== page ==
Thursday, 5 December 2013

What analysis is good at

It should be an easy question to answer. It should be, but it's not.

What is statistical analysis consistently good at?

I'm talking here about it's real use to the Managing Director of a company, or to the Chairman of a professional sports team, or to a politician. To somebody who has choices to make and is looking for help to make the best choice that they can.

A sceptic can easily reel off a list of things that your analysis can't do. Your analysis probably can't account for human frailty, or random chance, or a whole host of things that it was never designed to measure in the first place.

Your analysis can't forecast the effect of something that's never been tried before.

Your analysis says 'trust my numbers', but offers no guarantees of success.

And your numbers can't spontaneously volunteer new ideas; only tune up the effectiveness of old ones.

When you come right down to it, complex statistical analysis is a waste of time and effort, right?

As an analyst, I hear some of these arguments a lot. It's true that statistical analysis can't come up with the perfect strategy on its own, but it's still a hugely important tool. Here's what I think statistical analysis is really good at.


Analytics will conclusively reject a multitude of bad strategies that you might otherwise employ.

Analytics stops you making avoidable bad decisions.


Does that sound a overly negative? It doesn't have to be.

This is the scientific method applied to business and its tremendously powerful. Scientists know that you can't ultimately prove the truth of anything; that there's always the possibility that you're wrong. What you can do is falsify what definitely isn't true. All of our scientific knowledge about the world is based on theories that we're only working with for now, until we prove that they're wrong. All of it. But just look at the progress we've made by rejecting ideas that don't work...

It's this scientific method that means we've found ways to cure many diseases, which were previously terminal. And it's the rejection of this evidence-based method that can kill people who believe strongly in homeopathy.

Do you reject analytics because the answers are obvious and it will just tell you what you already know? You're a corporate homeopath.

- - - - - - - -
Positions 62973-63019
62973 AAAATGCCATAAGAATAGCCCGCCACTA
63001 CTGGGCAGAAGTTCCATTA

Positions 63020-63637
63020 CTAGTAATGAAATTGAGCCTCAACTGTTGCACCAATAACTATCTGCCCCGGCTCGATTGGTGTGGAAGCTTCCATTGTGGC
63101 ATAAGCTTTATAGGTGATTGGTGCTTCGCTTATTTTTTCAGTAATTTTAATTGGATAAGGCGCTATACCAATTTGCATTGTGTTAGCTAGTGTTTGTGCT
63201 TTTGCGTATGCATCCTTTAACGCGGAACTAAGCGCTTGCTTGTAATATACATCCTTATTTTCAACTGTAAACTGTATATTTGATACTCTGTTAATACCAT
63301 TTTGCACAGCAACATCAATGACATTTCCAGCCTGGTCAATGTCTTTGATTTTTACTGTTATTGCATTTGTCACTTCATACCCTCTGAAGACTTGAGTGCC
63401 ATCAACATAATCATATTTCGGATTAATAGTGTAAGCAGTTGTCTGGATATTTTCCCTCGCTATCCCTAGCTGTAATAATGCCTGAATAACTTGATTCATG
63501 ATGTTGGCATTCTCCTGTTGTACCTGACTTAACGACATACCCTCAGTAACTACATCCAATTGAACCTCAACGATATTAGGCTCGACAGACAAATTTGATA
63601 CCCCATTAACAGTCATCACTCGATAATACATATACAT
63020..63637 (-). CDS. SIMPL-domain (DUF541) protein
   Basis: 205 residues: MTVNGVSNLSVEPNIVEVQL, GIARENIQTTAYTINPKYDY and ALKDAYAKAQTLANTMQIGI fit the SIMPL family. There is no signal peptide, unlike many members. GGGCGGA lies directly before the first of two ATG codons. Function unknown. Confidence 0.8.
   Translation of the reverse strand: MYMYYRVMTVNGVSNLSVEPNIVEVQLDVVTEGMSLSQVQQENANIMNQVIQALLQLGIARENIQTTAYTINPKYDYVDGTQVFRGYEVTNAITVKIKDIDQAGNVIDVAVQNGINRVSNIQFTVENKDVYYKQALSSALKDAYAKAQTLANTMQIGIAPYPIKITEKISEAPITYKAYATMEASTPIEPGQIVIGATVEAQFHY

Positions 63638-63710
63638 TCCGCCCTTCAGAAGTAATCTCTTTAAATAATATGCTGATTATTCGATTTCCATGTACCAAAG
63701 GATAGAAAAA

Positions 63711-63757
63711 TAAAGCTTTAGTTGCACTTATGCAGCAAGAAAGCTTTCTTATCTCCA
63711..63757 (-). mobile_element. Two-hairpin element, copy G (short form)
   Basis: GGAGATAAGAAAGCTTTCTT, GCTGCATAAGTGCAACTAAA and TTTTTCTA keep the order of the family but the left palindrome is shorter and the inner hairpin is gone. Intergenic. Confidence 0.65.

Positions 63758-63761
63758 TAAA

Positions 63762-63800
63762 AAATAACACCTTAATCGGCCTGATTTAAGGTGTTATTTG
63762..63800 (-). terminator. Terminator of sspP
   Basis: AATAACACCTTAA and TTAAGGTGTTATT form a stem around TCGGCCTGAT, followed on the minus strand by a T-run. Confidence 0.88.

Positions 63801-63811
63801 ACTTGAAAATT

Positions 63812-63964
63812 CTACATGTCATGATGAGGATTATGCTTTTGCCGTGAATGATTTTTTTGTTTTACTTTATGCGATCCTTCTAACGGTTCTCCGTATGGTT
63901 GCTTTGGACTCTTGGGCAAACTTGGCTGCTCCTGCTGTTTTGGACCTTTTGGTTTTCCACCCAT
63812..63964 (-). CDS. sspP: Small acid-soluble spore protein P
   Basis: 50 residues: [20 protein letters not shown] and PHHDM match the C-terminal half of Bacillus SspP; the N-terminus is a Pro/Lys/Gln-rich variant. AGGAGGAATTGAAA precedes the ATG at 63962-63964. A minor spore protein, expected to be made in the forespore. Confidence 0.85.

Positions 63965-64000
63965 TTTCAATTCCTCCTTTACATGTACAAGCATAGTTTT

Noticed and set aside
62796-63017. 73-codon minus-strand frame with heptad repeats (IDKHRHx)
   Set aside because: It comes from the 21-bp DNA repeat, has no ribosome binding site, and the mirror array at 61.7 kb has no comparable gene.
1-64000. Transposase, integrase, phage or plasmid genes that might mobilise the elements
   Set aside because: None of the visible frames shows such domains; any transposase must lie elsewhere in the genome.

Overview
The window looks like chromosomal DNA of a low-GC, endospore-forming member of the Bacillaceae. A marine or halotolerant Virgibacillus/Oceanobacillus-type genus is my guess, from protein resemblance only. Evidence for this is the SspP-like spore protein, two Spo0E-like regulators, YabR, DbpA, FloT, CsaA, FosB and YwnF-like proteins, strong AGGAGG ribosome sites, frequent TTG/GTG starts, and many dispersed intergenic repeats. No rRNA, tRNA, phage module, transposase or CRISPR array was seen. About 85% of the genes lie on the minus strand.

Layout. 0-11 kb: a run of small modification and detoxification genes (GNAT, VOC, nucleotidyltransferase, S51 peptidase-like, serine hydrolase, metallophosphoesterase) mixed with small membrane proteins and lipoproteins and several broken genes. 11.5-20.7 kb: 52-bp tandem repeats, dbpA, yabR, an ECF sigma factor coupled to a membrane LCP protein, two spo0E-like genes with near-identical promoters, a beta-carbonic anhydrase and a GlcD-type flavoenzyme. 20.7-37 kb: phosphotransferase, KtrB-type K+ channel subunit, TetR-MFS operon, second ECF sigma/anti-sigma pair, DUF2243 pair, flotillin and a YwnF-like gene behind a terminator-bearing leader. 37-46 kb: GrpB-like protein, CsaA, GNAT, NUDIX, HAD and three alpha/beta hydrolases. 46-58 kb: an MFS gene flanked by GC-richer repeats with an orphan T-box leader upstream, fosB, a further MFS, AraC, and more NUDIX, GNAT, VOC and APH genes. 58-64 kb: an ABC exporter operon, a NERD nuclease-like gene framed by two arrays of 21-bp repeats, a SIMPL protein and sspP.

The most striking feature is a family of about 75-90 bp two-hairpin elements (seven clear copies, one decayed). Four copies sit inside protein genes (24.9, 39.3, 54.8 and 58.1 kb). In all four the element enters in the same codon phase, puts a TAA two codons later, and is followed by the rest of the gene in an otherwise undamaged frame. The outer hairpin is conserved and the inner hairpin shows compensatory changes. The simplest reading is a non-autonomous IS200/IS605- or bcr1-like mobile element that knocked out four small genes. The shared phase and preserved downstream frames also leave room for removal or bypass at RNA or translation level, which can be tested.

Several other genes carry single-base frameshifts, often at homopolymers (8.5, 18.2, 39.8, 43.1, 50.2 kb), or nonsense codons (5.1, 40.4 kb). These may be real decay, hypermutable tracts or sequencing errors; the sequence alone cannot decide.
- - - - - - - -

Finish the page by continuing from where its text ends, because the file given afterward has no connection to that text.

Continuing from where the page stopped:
Rejecting ideas that don't work is real progress and a truly valuable exercise. It's how we learn; we try something, we reject it, we have a think and then we try something else until we find a method that works.

You can often spot a good analyst by the way that they approach problem solving. If you ask a good analyst why sales are declining, they'll come up with a whole host of different possibilities and then work with data to disprove them - one at a time - until they're left with the most plausible explanation. It's a process and it's the true value of analysis. It stops us from accepting hypotheses that aren't true; from blaming bad weather, or bad luck for under-performance, when really our business has systematic problems.

Sam Allardyce (the West Ham manager) talked this week about using statistical analysis in football and it's fantastic to see this type of discussion starting to gain real traction. Something that he said struck me as slightly jarring though.


"You can take out of it what you want. You can find your best performance in each area. You can find your best performance on fitness level, you can find your best performance in possession…"




It might just be throwaway phrasing from the interview, but that could also be heading firmly in the direction of confirmation bias. If you analyse your best performances, you'll find the occasions when what you tried appeared to work. Your worst performances are often a lot more valuable, because you're forced down a route of working out why they were bad and then coming up with ideas to fix them.

Very often, I find that analytics sceptics are those who are looking to confirm the effectiveness of the strategy that they're already employing. It's self-fulfilling then, that your analysis won't be able to teach you anything new. At best, analysis like this is an internal marketing tool; a way to 'prove' you're right and end any debate about other options and in the short term - until everybody works out that's what you're doing - it might be somewhat effective at that job. EMI was determinedly doing using analytics like that for the short time I was employed there. Before reality struck and it was broken up and sold.


Good analytics...

Proves conclusively that bad ideas aren't working

And so forces you to think up new ideas

Which you can then analyse to see if they're an improvement


Good analytics...

Gets you there faster. Of course you'll work out eventually that a bad idea isn't working, but wouldn't you rather know now, before it's too late?

And finally, good analytics will prompt new ideas, by giving you details about what went wrong with the old ones.


There are so many other benefits of taking an analytical approach to a problem, but this is the big one. This is what statistical analysis is really good at and this is my answer when faced with scepticism. Of course analytics can't solve every problem, but used correctly, it can solve a very, very big one.